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6602: Haitian-born artist attains popularity but not solvency_ (fwd)
From: nozier <firstname.lastname@example.org>
Published Thursday, January 11, 2001, in the Miami Herald
Haitian-born artist attains popularity but not solvency____By NICOLE
The gloom in Joseph Wilfred Daleus' dark brown eyes does not match the
colors jumping off the walls of his art gallery in North Miami Beach.
After all, this is the same Haitian-born artist who in November earned
Choice Award for a display at the Museum of Contemporary Art in North
He's the same artist who is setting the pace for an emerging breed of
artists, popular in the North Dade area. And the same artist whose work
featured in museums locally and abroad and has been written about
art history books and magazines.
The truth is, 51-year-old Joseph Wilfred Daleus is broke. He hasn't
sold a major piece of work in three months, and he often sits on the
sidewalk of his gallery painting and sculpting, hoping the colors he
splashes on canvas will lure some customers inside.
``Artists don't have a good life until they're dead,'' Daleus joked
during a recent
tour of his gallery. He's heard that his creations have been resold for
as much as $100,000. He's flattered and not bitter, he said, that his
pieces can fetch those prices. It
feeds the ego of an artist to know that his work is that valuable, he
said. But then
there is the reality. He gets no part of those sales and, try as he
might to remain
happy, his bills -- including the funds he borrowed from a friend to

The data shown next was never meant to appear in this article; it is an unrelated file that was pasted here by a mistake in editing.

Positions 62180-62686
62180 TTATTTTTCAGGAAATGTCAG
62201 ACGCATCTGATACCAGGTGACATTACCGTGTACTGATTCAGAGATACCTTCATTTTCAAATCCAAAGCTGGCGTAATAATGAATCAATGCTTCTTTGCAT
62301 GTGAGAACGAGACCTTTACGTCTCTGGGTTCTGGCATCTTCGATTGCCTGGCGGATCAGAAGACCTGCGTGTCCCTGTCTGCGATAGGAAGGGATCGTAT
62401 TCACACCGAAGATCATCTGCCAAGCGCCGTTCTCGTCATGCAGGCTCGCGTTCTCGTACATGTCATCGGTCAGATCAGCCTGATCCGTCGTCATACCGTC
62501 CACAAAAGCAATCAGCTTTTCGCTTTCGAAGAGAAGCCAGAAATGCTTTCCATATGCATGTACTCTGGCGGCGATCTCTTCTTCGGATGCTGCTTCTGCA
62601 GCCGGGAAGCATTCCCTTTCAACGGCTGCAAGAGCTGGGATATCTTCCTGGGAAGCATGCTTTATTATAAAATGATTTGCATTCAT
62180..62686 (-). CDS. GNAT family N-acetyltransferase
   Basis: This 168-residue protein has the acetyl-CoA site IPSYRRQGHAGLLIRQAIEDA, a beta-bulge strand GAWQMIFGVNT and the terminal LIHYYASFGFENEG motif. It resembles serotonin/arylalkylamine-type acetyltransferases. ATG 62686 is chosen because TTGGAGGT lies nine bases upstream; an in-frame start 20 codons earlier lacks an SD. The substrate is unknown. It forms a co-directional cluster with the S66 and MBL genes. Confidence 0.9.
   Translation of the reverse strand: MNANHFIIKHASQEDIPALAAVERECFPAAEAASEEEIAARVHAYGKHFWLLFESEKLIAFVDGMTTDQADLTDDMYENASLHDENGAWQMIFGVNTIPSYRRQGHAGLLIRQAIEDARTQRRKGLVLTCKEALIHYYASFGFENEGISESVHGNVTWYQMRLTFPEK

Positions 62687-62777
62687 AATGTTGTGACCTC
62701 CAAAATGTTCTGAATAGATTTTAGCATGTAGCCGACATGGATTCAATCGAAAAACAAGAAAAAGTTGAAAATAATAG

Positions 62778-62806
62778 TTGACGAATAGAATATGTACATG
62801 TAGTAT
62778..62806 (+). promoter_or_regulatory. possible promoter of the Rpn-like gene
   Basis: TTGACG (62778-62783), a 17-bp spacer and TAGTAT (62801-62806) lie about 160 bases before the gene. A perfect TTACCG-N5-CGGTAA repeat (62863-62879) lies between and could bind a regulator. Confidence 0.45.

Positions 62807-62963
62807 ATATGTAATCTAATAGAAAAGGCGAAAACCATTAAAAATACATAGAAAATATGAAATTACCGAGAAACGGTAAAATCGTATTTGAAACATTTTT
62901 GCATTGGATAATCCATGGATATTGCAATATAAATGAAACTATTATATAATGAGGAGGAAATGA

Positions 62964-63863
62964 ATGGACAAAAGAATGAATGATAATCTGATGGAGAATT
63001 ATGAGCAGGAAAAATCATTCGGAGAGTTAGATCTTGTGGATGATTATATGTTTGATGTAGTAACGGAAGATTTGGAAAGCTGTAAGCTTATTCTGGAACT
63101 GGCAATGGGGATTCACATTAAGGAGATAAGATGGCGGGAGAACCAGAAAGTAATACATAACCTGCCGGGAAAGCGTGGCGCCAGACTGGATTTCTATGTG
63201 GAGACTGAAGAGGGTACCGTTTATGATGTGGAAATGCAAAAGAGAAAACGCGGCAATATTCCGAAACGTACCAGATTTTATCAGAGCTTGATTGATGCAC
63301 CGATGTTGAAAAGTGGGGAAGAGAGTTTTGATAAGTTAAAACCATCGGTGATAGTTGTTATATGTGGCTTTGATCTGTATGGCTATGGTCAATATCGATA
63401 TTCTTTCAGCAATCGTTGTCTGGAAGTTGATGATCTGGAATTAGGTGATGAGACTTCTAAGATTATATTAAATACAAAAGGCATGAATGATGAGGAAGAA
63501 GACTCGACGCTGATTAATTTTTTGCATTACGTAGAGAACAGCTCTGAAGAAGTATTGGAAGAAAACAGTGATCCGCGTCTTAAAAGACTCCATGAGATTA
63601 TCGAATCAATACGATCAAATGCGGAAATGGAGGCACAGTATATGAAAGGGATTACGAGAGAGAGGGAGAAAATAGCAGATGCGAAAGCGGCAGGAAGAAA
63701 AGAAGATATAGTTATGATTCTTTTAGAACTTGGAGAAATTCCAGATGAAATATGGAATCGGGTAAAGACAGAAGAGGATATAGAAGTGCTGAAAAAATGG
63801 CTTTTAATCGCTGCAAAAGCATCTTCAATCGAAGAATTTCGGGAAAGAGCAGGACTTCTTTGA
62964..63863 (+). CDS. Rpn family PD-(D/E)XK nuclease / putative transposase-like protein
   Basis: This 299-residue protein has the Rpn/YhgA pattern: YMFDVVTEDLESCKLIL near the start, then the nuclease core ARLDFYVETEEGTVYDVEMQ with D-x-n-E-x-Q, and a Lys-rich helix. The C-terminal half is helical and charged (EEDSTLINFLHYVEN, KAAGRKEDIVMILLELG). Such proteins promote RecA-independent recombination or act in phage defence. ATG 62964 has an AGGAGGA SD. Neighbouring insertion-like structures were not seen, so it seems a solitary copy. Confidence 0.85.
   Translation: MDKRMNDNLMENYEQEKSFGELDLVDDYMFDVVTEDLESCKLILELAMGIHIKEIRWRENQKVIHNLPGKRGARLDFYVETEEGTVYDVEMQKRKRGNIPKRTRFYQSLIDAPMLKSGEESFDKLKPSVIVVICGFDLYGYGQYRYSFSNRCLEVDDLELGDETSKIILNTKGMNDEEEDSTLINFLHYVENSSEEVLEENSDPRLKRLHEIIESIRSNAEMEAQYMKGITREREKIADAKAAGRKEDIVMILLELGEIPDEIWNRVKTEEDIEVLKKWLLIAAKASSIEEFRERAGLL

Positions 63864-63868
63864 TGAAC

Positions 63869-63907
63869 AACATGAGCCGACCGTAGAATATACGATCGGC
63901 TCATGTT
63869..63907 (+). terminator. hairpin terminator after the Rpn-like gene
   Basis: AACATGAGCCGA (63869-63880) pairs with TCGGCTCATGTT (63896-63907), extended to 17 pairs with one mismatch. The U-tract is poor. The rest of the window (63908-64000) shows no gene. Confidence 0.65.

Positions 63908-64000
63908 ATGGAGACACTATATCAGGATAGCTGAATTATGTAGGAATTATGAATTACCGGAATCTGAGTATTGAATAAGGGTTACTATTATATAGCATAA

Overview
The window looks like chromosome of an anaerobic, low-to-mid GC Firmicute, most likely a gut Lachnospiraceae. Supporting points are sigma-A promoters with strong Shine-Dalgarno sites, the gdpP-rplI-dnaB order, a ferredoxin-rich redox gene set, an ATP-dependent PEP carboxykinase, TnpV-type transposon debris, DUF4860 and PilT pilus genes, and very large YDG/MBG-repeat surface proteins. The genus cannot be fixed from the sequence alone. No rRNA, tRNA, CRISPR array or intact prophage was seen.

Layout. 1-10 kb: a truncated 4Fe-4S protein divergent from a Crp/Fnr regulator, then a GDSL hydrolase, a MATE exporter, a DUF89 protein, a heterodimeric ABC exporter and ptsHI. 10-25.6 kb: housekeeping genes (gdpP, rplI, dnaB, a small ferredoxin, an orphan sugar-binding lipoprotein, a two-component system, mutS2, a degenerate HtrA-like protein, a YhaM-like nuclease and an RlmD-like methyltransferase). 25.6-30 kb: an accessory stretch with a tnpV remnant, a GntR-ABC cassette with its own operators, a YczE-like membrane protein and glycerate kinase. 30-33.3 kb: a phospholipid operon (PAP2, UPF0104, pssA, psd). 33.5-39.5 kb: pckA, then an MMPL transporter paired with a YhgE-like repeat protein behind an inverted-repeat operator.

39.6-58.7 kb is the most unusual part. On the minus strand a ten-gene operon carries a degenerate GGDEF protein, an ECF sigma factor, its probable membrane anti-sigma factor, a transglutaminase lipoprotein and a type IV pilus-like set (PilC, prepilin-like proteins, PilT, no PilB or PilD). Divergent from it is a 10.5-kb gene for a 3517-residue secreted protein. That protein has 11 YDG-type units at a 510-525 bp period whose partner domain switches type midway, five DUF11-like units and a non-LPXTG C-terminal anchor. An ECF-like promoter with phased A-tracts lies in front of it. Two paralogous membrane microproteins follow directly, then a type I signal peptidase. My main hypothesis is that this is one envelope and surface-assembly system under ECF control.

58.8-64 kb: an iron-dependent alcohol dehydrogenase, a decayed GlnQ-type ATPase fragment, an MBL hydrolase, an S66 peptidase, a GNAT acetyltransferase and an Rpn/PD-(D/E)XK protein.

open the gallery
-- are piling up. His parents had warned of this life. They saw no
possibility of wealth for an artist and urged him to become a mechanic.
And he did, studying for three years in his native country and giving
diploma as a symbol that he had respected their wishes. He then left
Haiti for the
United States in 1985 to pursue his passion. His work is bold. Bright
oranges, greens and purples, often swirling around on a sand-textured
canvas, depicting life in his native country. Farming, for example,
shows Haitians hard at work in the fields; RA RA, one of his most
popular pieces, portrays locals playing bamboo pipes and dancing in the
streets during one of Haiti's popular carnivals.
And yet Daleus shies away from painting anything that depicts the
well-documented political turmoil on the island. ``That's not my memory
of Haiti,'' he said, while bemoaning the fact that the good things about
his country are often forgotten. ``My heart is like these colors I
use,'' he said. ``Happy and hopeful.''
If there is any hint of controversy in his works, it's in those that
depict the Haitian
practice of Vodou -- the common practice for many Haitians that is
upon by the Western world. ``There are many who just choose not to try
to understand our religion,'' said Daleus. He promises to keep painting
those scenes like the ones boldly depicted in Gede Bourgeoisie of a
woman's eyes glazed over in a trance-like state as the
spirits take over her body. Luis Velez, who teaches art and creative
writing to high school students at the Museum of Contemporary Art, said
he understands the dilemma of artists like Daleus who must often make
personal sacrifices to follow their dreams.
``Being an artist is learning how you have to live within the confines
of what the
earth provides,'' Velez said. ``It [being broke] happens too often, but
it's also the
sacrifice you have to make along that path to learning the ins and outs
before you can give to the world as an artist.'' These words are of
little comfort to Daleus, as he sets up his acrylic paints and canvas
outside his gallery, still hoping that someone will walk in to not only
to browse but to buy one of his pieces. ``Art is the only thing that
comes easy for me,'' he said. ``I can't stop.''